So how about the bottom, or the top ten least nutrient dense vegetables in your garden?

Bottom 10 least nutrient dense vegetables

Rank Vegetable Score
1 Indian Squash 8.4
2 Shiitake Mushrooms 9.4
3 Potatoes 9.5
4 Jerusalem Artichoke 9.6
5 Parsnips 9.7
6 Lemon grass 9.7
7 Pumpkin flowers 10.3
8 Arrowroot 10.8
9 Tomatillos 10.9
10 Rhubarb 10.9

 

Now don’t get me wrong many of the plants in the above list may still have plenty of nutritional value it is just that compared to the competition they lack the shear concentration of nutrition and the diversity across the spectrum. 

I know for me I am planning on trying some pumpkin leaves this year.  Sounds like you just dice them up and sauté with some oil and throw in some garlic at the end and sounds like the leaves should actually be pretty sweet tasting…I will be sure to post of the success or failure of cooking pumpkin leaves.

How to make pumpkin puree

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It is that time of year again to stock up on some pumpkin puree from some fresh pumpkins.  Not sure if it is the 3rd daughter or just getting older but this year I have come up with an ever faster way to convert pumpkins into puree.  Not only does this give you a better tasting pie, but given a organic pumpkin cost $6 a can you also save quite a bit of money with just a little additional work.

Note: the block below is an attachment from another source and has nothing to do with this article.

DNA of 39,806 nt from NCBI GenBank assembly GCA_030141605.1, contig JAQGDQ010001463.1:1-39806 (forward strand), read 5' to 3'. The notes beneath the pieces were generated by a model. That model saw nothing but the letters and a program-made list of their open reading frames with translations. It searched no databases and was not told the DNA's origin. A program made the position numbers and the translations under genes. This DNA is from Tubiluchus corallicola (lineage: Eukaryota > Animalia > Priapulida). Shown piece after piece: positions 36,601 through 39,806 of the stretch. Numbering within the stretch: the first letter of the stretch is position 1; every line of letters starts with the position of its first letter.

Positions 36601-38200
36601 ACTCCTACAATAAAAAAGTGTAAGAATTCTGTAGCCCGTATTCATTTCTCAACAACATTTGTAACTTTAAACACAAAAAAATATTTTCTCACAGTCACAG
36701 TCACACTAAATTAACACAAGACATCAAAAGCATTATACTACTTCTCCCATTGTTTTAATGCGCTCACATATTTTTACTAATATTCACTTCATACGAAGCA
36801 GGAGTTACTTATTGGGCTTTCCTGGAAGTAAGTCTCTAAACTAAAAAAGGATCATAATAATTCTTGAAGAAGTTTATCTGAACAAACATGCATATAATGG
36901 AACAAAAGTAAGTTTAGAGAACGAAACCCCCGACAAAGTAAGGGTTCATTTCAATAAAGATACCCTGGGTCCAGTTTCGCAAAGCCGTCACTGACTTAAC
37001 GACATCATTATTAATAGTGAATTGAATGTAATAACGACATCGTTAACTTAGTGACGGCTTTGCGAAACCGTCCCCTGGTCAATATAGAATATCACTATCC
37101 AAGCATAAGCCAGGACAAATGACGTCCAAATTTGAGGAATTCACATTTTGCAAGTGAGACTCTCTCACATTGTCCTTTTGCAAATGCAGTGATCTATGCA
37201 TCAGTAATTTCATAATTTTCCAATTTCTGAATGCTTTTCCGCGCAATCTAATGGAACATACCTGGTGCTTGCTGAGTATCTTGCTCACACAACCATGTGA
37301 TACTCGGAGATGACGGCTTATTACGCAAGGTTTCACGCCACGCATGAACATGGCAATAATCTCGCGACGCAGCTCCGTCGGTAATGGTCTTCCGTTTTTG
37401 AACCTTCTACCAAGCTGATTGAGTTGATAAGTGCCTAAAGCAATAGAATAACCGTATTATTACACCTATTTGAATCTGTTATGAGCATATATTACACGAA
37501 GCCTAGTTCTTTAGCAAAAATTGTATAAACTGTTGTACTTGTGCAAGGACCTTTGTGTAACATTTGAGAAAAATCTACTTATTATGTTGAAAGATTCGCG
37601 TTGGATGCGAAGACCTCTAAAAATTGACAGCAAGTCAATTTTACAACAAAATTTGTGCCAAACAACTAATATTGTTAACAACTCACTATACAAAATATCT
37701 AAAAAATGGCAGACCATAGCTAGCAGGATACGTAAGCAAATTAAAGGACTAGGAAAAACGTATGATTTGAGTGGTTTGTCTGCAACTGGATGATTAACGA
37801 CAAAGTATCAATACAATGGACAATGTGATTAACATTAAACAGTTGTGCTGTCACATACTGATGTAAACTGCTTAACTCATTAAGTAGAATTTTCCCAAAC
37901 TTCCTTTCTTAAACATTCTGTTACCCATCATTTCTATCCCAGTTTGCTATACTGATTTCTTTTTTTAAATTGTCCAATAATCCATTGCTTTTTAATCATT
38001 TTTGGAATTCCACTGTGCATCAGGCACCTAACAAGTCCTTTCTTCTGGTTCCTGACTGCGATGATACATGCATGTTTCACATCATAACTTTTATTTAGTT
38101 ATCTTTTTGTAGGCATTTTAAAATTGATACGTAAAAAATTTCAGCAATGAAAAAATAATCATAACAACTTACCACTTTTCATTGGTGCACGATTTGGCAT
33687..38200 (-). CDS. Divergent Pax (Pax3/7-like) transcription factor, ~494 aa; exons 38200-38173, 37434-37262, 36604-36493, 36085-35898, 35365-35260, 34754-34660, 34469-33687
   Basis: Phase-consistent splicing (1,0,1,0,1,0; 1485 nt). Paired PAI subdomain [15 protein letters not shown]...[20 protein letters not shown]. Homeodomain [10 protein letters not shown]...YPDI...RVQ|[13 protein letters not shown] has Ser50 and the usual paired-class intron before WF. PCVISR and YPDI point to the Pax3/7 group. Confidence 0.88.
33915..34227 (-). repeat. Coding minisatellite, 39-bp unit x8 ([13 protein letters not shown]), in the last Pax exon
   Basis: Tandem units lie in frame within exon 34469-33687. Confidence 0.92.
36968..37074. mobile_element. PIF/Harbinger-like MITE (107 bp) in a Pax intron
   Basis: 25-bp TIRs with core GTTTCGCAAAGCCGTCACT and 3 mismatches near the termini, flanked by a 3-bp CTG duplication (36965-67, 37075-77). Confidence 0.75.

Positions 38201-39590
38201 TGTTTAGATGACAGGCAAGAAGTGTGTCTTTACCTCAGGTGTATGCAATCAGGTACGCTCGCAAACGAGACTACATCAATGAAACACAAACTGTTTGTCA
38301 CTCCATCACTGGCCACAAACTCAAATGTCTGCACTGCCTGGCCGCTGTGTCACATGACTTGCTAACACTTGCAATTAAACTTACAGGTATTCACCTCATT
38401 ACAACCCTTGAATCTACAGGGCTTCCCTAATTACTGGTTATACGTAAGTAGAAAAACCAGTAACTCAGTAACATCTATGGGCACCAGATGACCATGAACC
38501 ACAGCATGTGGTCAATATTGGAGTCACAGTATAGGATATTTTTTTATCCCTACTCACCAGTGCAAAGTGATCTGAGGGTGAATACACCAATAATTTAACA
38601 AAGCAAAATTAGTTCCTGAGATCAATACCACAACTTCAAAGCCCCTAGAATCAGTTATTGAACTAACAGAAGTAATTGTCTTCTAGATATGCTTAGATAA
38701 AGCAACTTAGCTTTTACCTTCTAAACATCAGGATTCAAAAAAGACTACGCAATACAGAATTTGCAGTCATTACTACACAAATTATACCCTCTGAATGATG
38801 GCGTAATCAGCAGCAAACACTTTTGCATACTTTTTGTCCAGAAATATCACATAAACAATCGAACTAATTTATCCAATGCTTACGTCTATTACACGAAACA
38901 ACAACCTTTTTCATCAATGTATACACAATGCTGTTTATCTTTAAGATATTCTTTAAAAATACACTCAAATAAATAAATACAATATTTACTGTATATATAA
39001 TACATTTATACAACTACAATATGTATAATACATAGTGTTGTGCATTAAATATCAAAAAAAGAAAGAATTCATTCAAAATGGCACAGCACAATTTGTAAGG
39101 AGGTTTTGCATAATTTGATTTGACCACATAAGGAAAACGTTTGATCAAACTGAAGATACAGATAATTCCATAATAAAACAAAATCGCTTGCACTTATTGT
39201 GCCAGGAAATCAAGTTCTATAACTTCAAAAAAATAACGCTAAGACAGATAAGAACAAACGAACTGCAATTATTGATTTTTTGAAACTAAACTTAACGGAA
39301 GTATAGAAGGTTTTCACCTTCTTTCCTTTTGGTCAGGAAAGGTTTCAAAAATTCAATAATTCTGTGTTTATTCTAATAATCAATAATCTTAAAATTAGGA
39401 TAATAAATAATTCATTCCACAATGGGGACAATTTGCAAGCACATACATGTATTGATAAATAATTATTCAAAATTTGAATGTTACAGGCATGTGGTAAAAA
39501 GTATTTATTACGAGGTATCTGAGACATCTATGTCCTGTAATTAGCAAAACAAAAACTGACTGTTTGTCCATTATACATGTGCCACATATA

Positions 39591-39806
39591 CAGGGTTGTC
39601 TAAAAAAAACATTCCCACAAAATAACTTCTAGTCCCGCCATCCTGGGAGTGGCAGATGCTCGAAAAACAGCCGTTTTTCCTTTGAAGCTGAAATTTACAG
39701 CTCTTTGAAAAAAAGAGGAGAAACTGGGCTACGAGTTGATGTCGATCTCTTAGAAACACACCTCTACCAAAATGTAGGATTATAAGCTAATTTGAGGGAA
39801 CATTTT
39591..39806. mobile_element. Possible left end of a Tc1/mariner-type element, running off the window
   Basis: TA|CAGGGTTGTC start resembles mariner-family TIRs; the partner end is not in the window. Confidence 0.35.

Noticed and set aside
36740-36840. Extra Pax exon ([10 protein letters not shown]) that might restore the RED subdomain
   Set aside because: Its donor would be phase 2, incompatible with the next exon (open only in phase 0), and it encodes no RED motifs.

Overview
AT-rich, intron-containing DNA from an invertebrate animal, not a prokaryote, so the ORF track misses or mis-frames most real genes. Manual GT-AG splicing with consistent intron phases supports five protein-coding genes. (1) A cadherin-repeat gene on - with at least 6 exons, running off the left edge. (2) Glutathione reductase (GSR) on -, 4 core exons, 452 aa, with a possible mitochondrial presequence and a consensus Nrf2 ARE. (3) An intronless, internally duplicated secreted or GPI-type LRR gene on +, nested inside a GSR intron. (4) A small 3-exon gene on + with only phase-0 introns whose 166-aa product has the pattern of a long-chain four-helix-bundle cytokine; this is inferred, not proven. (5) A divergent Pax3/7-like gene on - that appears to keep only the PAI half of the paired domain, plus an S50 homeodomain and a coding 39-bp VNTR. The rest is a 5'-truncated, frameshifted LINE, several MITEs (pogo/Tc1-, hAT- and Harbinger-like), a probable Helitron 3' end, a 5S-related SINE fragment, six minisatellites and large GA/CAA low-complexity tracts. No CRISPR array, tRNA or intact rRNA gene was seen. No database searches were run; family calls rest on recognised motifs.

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Step 1: Clean the pumpkin. Use a little water and scouring pad to remove loose dirt

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Step 2: Remove stem and cut pumpkin in half.  This will take a little muscle to get through but using a serrated blade should make quick work of this little pumpkin.

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Step 3: Scoop out seeds and innards.  Using an ice cream scoop. scrape out the seeds and the stringy innards, you don’t have to get this completely clean as you can see below.  I also decided to save a few seeds with hopes to grow my own sugar pumpkins next year using the seed saving techniques I have wrote about last year.

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Step 4: Cook the pumpkin. Places halved pumpkins on a cookie sheet. Place in a preheated oven at 350F and cook the pumpkin for 1.5-2 hours. The pumpkin is done cooking when you can slice through the pumpkin flesh with an edge of a fork with almost no effort.